Wednesday, June 24, 2020

Beyond Loaves and Fishes: Haggai Week 2


We were well on our way to finishing with the minor prophet Haggai when
this live stream began. We picked up with Chapter 2, verses 10-19 of
this two chapter book. From there we moved on to Malachi and how that prophet dealt with people's disappointment when the rebuilding of the Temple does not live up to expectations. Join us. Or enjoy watching this later. All are welcome.

Wednesday, June 17, 2020

Beyond Loaves and Fishes: Haggai Week 1

Finishing Micah last week, we are now moving on to the minor prophet Haggai, writing at the time the Temple is being rebuilt. Haggai reflects on what this means and what the people of Israel hope for the future. It's similar to our hopes for the future as we are coming through a time of potentially great change given both the pandemic and the civil rights issues joined today. Join us. Or enjoy watching this later. All are welcome.

Wednesday, June 10, 2020

Beyond Loaves and Fishes: Micah Week 4


We completed the prophet's book, Micah, Tuesday night, June 9, 2020. We picked up where we left off last week with the beginning of Chapter 5. Chapter 6 has a powerful message for us all. While I'm not making any guarantees, we could finish the book of Micah this week. Join us. Or
enjoy watching this later. All are welcome.

Tuesday, June 9, 2020

What Does It Mean for Delaware County to Move into the Yellow Phase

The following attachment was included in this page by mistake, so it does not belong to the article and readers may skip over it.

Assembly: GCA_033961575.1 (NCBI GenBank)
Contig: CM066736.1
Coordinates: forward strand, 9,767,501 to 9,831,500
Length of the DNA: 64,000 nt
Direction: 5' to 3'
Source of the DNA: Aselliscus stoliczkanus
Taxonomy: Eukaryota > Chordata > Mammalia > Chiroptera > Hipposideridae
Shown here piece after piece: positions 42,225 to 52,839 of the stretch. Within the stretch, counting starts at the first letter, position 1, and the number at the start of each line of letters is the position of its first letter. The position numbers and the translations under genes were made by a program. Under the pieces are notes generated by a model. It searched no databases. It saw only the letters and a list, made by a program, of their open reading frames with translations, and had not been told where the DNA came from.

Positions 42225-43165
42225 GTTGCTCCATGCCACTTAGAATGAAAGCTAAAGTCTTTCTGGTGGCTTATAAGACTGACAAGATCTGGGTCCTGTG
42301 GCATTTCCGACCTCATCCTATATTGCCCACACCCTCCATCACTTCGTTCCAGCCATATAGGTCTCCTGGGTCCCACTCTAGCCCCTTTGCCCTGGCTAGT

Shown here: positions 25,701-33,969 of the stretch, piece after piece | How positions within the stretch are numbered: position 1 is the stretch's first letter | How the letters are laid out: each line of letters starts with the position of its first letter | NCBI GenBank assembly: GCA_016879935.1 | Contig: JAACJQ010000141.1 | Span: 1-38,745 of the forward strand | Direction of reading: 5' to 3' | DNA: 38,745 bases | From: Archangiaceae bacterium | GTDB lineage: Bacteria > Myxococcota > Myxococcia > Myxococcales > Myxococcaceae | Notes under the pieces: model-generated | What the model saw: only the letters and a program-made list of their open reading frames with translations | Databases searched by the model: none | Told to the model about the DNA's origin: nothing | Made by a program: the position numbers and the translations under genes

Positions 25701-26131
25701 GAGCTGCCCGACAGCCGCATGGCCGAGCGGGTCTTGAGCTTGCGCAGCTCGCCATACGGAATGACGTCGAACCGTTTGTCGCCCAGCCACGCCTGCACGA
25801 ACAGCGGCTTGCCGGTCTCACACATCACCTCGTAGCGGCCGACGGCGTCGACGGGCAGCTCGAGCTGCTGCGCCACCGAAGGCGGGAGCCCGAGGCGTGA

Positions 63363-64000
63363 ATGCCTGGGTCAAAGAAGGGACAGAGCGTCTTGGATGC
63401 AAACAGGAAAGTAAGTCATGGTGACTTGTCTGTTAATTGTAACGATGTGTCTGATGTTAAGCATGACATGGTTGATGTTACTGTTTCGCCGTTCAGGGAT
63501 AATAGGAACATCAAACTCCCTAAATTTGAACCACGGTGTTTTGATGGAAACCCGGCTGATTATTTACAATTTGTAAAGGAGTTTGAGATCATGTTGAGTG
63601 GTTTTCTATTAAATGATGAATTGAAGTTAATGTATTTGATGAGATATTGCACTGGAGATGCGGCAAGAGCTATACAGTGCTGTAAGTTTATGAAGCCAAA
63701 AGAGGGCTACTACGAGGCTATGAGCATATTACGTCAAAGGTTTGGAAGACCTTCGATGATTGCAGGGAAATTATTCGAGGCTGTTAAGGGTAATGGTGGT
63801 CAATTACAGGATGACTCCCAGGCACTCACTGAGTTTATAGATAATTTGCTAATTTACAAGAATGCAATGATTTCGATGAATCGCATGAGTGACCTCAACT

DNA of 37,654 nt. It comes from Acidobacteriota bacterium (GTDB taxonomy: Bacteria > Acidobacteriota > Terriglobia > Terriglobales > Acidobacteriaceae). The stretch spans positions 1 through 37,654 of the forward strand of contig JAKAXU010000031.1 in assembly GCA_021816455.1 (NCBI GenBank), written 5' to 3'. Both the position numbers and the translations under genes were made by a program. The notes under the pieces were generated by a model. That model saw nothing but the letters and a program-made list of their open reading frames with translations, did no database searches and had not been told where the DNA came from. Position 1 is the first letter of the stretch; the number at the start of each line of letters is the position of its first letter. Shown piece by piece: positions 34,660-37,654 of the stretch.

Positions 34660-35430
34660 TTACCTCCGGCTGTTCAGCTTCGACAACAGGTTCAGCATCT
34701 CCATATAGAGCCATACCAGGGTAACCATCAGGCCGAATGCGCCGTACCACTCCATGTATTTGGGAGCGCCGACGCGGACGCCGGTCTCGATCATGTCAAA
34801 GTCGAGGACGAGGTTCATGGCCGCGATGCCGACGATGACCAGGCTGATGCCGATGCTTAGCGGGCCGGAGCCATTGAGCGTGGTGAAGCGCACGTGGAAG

If you are concerned about what the transition to the Yellow Phase means for Delaware County, PA, plesase follow this link for information from the county. Stay safe everyone: https://www.delcopa.gov/publicrelations/releases/2020/yellowphase.html

Thursday, June 4, 2020

Beyond Loaves and Fishes: Justice & Nonviolence



 

A short message concerning what we can do together to assist our African

American brothers and sisters to push back against the sin of racism so

deeply baked into our society. It's a message of encouragement for

everyone and a call to action.

Wednesday, June 3, 2020

Beyond Loaves and Fishes: Micah Week 3







This week we picked up with Chapter 2. There will be lots of material about human downfall and what we must do to walk with God instead of stumbling along in the dark being miserable. We ended with Chapter 4. It was a wild ride. You are all invited.

Tuesday, June 2, 2020

Anit-Racism Resources

If you are looking for resources that will allow you to fight racism that is so badly harming our communities across the nation and around the world, please follow this link: https://docs.google.com/document/d/1BRlF2_zhNe86SGgHa6-VlBO-QgirITwCTugSfKie5Fs/preview?fbclid=IwAR28P0Fj1Q45vWf7bcIBZDYnyK27Q3Wm0Sz2ZWoD-k30aWnUhibuOXNsPjA&pru=AAABcncwwWM%2Ag_ZhqwgXau1saPP5XcsvoA

ABC USA Letter Refuting Racial Injustice

What follows is a letter from American Baptist Churches USA dealing with the chaos that has occurred as a response to racism following the violent death of George Floyd: 


Dear American Baptists,

The death of George Floyd has caused widespread pain, rage, protests, and violence in Minneapolis and across the United States. I appreciate the input received from officers of the Regional Executive Ministers Council, members of the National Executive Council, and others in constructing a response to this event. While American Baptists have never advocated violence, we grieve with those feeling the pent-up pain from years of racial discrimination and injustice. The horrifying video captured at the corner of Chicago Avenue and 38th Street in Minneapolis has released years of frustration that can never be fully understood by those who have not consistently lived with injustice historically and presently.